Elizabeth Allan

Elizabeth Allan was born in England in 1908.   She began her career in British films with “Alibi” in 1931.   By 1934 she was in Hollywood where she tended to play gentle roles such as Clara Copperfield, mother of David in “David Copperfield” and Lucy Manette in “A Tale of Two Cities” opposite Ronald Coleman.   In 1938 she returned to England and resumed her career there.   Among her British films, the better known are “Went the Day Well” in 1942 and “The Heart of the Matter” in 1953.   She was married to the famous theatrical agent Bill O’Brien.   Elizabeth Allan died in 1990 aged 82.

“Quinlan’s Movie Stars”:

Genteel, gracious  dark-haired English leading lady adept as frightened misses early in her career.   She was under contract to MGM in Hollywood where she played well-bred heroines, often in period dramas.   Returning to Britain in 1938 after a dispute with her studio after she was dropped from “The Citadel”.   In the UK she appeared as upper-class wives often in undistinguished films.   Latterly become popular on TV on game shows.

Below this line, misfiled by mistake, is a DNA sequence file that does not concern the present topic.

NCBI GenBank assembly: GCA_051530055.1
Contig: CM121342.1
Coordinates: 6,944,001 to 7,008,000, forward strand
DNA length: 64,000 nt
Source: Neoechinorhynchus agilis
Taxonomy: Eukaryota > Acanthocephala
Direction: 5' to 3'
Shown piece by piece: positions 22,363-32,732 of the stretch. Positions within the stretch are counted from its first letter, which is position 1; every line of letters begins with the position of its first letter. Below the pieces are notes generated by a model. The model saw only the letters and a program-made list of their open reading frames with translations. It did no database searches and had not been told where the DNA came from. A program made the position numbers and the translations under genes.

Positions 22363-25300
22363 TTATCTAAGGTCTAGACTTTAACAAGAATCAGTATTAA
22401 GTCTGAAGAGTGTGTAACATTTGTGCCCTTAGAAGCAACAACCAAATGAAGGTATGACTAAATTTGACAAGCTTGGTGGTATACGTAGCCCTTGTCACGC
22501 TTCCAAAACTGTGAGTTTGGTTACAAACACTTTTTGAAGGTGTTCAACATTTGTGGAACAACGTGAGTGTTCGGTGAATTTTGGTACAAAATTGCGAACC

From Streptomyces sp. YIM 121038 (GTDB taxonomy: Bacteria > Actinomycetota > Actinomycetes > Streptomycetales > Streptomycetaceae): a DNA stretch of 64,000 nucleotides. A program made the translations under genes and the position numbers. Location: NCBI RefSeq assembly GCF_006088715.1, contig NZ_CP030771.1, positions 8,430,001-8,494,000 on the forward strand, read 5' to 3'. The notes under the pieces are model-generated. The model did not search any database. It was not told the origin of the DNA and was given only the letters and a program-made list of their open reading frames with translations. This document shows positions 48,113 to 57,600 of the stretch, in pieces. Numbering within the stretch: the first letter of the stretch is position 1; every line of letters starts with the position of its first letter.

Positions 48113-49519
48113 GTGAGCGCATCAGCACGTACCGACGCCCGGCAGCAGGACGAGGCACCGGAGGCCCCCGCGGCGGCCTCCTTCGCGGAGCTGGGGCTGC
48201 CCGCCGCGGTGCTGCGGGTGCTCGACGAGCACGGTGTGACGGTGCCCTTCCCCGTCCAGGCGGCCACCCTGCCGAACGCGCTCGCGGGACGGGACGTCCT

A Reminiscence by longtime friend Rob McKay:

Elizabeth Allan was an amazingly beautiful creature. with a perfect 36-24-36 figure. To really understand Liz, you have to realize that the center of her life for 47 years was her husband, theatrical agent Bill O’Bryen. Actor Herbert Marshall introduced Liz and Bill in 1930, and it was truly a marriage made in heaven.

In later years, Liz and Bill helped establish many younger artists in the London Theatre, most notably Paul Scofield.

When Bill suffered several strokes in the early 1970s, Liz nursed him at home until his death in 1977. Afterwards, she went into a very deep depression that lasted for some years. I knew her from this time until her death. She was very religious, a Roman Catholic, and went to church almost every day. I used to stay with her at her seaside house in Hove (Brighton) during my trips to Britain.

Liz was a lovely, dear woman who cared much more for others than herself. Once when I was visiting her, I mentioned that my mother was interested in Majolica pottery. Unknown to me, Liz called all over Brighton and Hove so she could present me with a list of antique dealers who had Majolica in stock.

I really miss her.

The “George Formby” website article on Elizabeth Allan can be accessed online here.

Interesting article from Immortal Emhemera BY

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